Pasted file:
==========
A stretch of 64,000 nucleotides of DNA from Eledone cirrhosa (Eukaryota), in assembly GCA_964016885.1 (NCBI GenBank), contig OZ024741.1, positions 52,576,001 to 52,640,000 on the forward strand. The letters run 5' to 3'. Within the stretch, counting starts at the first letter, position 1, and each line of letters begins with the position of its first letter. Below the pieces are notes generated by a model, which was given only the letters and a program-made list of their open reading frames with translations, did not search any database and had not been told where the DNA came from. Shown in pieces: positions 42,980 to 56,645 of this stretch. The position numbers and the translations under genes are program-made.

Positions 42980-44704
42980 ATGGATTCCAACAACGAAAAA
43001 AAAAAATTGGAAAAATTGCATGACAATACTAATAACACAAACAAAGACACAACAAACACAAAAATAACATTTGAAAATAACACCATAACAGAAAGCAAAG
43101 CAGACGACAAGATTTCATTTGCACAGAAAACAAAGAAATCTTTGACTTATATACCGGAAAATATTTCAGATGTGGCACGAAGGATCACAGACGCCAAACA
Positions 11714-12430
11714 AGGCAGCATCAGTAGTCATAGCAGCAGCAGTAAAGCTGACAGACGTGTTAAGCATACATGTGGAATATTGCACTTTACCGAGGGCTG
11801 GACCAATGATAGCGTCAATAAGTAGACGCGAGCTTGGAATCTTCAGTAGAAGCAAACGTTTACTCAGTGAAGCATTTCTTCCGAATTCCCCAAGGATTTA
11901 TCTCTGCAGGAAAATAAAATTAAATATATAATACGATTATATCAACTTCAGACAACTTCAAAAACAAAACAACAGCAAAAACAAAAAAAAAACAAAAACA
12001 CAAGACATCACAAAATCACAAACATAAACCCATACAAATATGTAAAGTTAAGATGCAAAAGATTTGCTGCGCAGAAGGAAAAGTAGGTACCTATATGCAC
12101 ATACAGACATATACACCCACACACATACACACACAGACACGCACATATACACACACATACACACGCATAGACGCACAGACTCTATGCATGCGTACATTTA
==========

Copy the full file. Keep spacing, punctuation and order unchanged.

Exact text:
A stretch of 64,000 nucleotides of DNA from Eledone cirrhosa (Eukaryota), in assembly GCA_964016885.1 (NCBI GenBank), contig OZ024741.1, positions 52,576,001 to 52,640,000 on the forward strand. The letters run 5' to 3'. Within the stretch, counting starts at the first letter, position 1, and each line of letters begins with the position of its first letter. Below the pieces are notes generated by a model, which was given only the letters and a program-made list of their open reading frames with translations, did not search any database and had not been told where the DNA came from. Shown in pieces: positions 42,980 to 56,645 of this stretch. The position numbers and the translations under genes are program-made.

Positions 42980-44704
42980 ATGGATTCCAACAACGAAAAA
43001 AAAAAATTGGAAAAATTGCATGACAATACTAATAACACAAACAAAGACACAACAAACACAAAAATAACATTTGAAAATAACACCATAACAGAAAGCAAAG
43101 CAGACGACAAGATTTCATTTGCACAGAAAACAAAGAAATCTTTGACTTATATACCGGAAAATATTTCAGATGTGGCACGAAGGATCACAGACGCCAAACA
Positions 11714-12430
11714 AGGCAGCATCAGTAGTCATAGCAGCAGCAGTAAAGCTGACAGACGTGTTAAGCATACATGTGGAATATTGCACTTTACCGAGGGCTG
11801 GACCAATGATAGCGTCAATAAGTAGACGCGAGCTTGGAATCTTCAGTAGAAGCAAACGTTTACTCAGTGAAGCATTTCTTCCGAATTCCCCAAGGATTTA
11901 TCTCTGCAGGAAAATAAAATTAAATATATAATACGATTATATCAACTTCAGACAACTTCAAAAACAAAACAACAGCAAAAACAAAAAAAAAACAAAAACA
12001 CAAGACATCACAAAATCACAAACATAAACCCATACAAATATGTAAAGTTAAGATGCAAAAGATTTGCTGCGCAGAAGGAAAAGTAGGTACCTATATGCAC
12101 ATACAGACATATACACCCACACACATACACACACAGACACGCACATATACACACACATACACACGCATAGACGCACAGACTCTATGCATGCGTACATTTA